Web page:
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Convergence of Ser/Thr and Two-component Signaling to Coordinate Expression of the Dormancy Regulon in Mycobacterium tuberculosis*[S]

  • Joseph D. Chao
    Footnotes
    Affiliations
    From the Department of Microbiology and Immunology and
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  • Kadamba G. Papavinasasundaram
    Footnotes
    Affiliations
    the Division of Infectious Diseases, Department of Medicine, University of British Columbia, Vancouver, British Columbia V5Z 3J5, Canada
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  • Xingji Zheng
    Affiliations
    the Division of Infectious Diseases, Department of Medicine, University of British Columbia, Vancouver, British Columbia V5Z 3J5, Canada
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  • Ana Chávez-Steenbock
    Affiliations
    the Division of Infectious Diseases, Department of Medicine, University of British Columbia, Vancouver, British Columbia V5Z 3J5, Canada
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  • Xuetao Wang
    Affiliations
    the Division of Infectious Diseases, Department of Medicine, University of British Columbia, Vancouver, British Columbia V5Z 3J5, Canada
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  • Guinevere Q. Lee
    Affiliations
    the Division of Infectious Diseases, Department of Medicine, University of British Columbia, Vancouver, British Columbia V5Z 3J5, Canada
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  • Yossef Av-Gay
    Correspondence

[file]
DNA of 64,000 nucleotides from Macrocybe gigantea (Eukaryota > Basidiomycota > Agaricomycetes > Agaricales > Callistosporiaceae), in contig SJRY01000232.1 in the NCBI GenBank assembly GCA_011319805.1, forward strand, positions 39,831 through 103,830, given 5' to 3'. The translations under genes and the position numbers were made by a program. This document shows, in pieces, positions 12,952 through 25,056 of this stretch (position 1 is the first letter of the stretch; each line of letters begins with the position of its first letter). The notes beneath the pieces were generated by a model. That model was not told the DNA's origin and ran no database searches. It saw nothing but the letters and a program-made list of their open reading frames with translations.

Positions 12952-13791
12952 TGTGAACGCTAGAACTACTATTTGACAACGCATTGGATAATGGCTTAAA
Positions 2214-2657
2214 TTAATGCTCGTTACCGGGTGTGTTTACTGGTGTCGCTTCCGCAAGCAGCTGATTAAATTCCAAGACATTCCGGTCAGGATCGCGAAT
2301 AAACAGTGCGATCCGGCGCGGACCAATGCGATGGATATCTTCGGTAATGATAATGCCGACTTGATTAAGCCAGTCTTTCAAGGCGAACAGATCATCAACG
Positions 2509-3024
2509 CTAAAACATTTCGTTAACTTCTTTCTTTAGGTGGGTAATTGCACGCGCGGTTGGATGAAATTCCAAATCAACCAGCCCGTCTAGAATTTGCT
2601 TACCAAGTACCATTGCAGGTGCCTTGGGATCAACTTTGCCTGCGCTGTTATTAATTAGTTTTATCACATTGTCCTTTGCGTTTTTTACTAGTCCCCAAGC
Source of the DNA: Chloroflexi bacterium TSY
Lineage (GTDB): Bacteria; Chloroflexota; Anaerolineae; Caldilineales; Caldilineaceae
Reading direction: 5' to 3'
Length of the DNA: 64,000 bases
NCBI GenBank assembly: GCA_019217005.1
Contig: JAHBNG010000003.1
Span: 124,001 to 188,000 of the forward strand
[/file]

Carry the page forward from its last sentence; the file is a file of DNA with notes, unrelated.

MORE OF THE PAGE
To whom correspondence should be addressed: Dept. of Medicine, University of British Columbia, 2733 Heather St., Vancouver, British Columbia V5Z 3J5, Canada. Tel.: 604-875-4329; Fax: 604-875-4013;
    Affiliations
    From the Department of Microbiology and Immunology and

    the Division of Infectious Diseases, Department of Medicine, University of British Columbia, Vancouver, British Columbia V5Z 3J5, Canada
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  • Author Footnotes
    * This work was supported in part by Canadian Institutes of Health Research Grant MOP-68857 (to Y. A.-G.) and the TB Veterans Charitable Foundation (to Y. A.-G.).
    [S] The on-line version of this article (available at http://www.jbc.org) contains supplemental “Methods,” Figs. S1–S3, and Tables S1 and S2.
    1 Both authors contributed equally to this work.
    2 Recipient of the Canadian Institutes of Health Research Canada Graduate Scholarships Doctoral Award.
    3 Present address: Dept. of Molecular Genetics and Microbiology, University of Massachusetts Medical School, Worcester, MA 01655.
Open AccessPublished:July 14, 2010DOI:https://doi.org/10.1074/jbc.M110.132894
      Signal transduction in Mycobacterium tuberculosis is mediated primarily by the Ser/Thr protein kinases and the two-component systems. The Ser/Thr kinase PknH has been shown to regulate growth of M. tuberculosis in a mouse model and in response to NO stress in vitro. Comparison of a pknH deletion mutant (ΔpknH) with its parental M. tuberculosis H37Rv strain using iTRAQ enabled us to quantify >700 mycobacterial proteins. Among these, members of the hypoxia- and NO-inducible dormancy (DosR) regulon were disregulated in the ΔpknH mutant. Using kinase assays, protein-protein interactions, and mass spectrometry analysis, we demonstrated that the two-component response regulator DosR is a substrate of PknH. PknH phosphorylation of DosR mapped to Thr198 and Thr205 on the key regulatory helix α10 involved in activation and dimerization of DosR. PknH Thr phosphorylation and DosS Asp phosphorylation of DosR cooperatively enhanced DosR binding to cognate DNA sequences. Transcriptional analysis comparing ΔpknH and parental M. tuberculosis revealed that induction of the DosR regulon was subdued in the ΔpknH mutant in response to NO. Together, these results indicate that PknH phosphorylation of DosR is required for full induction of the DosR regulon and demonstrate convergence of the two major signal transduction systems for the first time in M. tuberculosis.